The Burundian government should take immediate steps to end the climate of impunity that facilitates illegal detention, mistreatment and torture of individuals by the police, Human Rights Watch said in a new report released today.

The 42-page report, “Every Morning They Beat Me: Police Abuses in Burundi,” documents 21 cases of beatings and torture of civilians carried out in October 2007 by a special reserve unit known as Rapid Mobile Intervention Group (Groupement Mobile d’Intervention Rapide, GMIR) in Muramvya province. Various victims described to Human Rights Watch how they were arbitrarily arrested, beaten with clubs and batons, subjected to death threats and mock executions, and forced to pay large bribes in exchange for freedom.

“Many Burundians say they fear the police, and abuses by police officers are frequently reported not just in Muramvya but throughout the country,” said Alison Des Forges, Africa Division senior advisor at Human Rights Watch. “We recognize that authorities are working hard to properly train police officers, but the training must be reinforced by holding officers accountable for bad conduct.”

Normally based in Bujumbura, the GMIR officers were dispatched to Rutegama commune, Muramvya province, in order to address a supposed increase in armed banditry. They were also supposed to stop recruitment and propaganda by the Forces of National Liberation (Forces nationales de libération, FNL), a rebel group that signed a ceasefire agreement with the Burundian government in 2006 but later withdrew from implementation talks. The GMIR established an illegal detention site and arbitrarily arrested dozens of civilians in October 2007. They tortured and mistreated many of the detainees and also extorted bribes from a large number of them, victims told Human Rights Watch.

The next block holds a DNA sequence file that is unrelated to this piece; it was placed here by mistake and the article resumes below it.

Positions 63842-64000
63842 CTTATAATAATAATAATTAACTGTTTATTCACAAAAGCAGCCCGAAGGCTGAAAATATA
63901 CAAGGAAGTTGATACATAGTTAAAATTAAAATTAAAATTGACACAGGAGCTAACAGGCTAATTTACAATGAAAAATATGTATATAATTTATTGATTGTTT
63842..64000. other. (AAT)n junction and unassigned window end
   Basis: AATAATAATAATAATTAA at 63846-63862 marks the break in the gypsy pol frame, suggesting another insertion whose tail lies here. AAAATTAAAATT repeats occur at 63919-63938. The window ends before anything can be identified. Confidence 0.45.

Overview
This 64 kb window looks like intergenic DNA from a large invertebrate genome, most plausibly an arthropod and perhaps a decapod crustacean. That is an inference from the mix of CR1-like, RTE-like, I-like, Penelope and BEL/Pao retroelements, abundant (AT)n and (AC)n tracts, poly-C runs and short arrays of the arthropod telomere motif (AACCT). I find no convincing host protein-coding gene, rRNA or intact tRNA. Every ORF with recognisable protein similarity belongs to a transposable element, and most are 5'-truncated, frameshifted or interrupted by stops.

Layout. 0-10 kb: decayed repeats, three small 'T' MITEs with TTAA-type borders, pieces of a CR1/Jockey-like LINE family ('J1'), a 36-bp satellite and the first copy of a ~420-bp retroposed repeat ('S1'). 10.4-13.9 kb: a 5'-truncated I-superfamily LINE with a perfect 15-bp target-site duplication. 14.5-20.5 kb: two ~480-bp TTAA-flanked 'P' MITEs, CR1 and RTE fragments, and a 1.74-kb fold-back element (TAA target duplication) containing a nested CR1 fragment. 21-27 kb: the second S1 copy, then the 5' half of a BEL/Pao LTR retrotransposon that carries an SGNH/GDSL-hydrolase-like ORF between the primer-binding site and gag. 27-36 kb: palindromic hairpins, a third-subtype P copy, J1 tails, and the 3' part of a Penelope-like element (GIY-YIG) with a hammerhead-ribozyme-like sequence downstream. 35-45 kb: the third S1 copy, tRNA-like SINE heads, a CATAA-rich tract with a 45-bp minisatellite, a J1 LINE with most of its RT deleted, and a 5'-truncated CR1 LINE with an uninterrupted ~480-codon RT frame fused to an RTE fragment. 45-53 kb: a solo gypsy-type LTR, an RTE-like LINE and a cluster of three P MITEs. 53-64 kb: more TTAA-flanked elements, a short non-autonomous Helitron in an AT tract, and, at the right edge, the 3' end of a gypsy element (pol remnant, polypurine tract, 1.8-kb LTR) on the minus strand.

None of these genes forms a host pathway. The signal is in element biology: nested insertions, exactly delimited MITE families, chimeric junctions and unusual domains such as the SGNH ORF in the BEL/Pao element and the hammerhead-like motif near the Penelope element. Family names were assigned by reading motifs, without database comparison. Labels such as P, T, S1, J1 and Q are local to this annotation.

Detainees were accused of illegal possession of arms or being FNL members, although the latter is not a crime under the terms of the ceasefire agreement. In one case, 50 police officers armed with guns and grenade launchers arrested a man at 2 a.m. The man told Human Rights Watch that police said, “I had to show where I had hidden the weapons and that I would show them after I was given a good beating.” Another recounted, “One of the police put a pistol to my head, and another started digging a hole in the field right outside [the detention site]. They accused me of being a member of the FNL, and I denied it. They continued beating me to try to get me to admit it… Every morning for the next few days, they beat me.”

Burundi’s National Police, cobbled together in 2004 under a transitional government, includes former rebels, soldiers and gendarmes as well as police officers. The young police force received little training, which may account for some of the abuses. But lack of training is compounded by the government’s failure to investigate and prosecute abuses. Only two police officers have been convicted in 59 torture cases filed in the last two years.

In addition, politicians use some police officers for political purposes. A GMIR officer present at Rutegama told Human Rights Watch that the unit was sent to Muramvya “because the government thinks that people are abandoning the party in power, and that people won’t vote for them in 2010… They sent us there to intimidate the population, to win back the population by force.”

Judicial authorities in Muramvya belatedly initiated proceedings against two GMIR officers and a local police chief. They interrogated the suspects for the first time nearly two months after victims filed complaints.

“The Burundian government should ensure that victims of abuses in Muramvya have their day in court and have it promptly,” said Des Forges. “A government seeking to build democracy and human rights cannot tolerate police abusing rather than protecting the population.”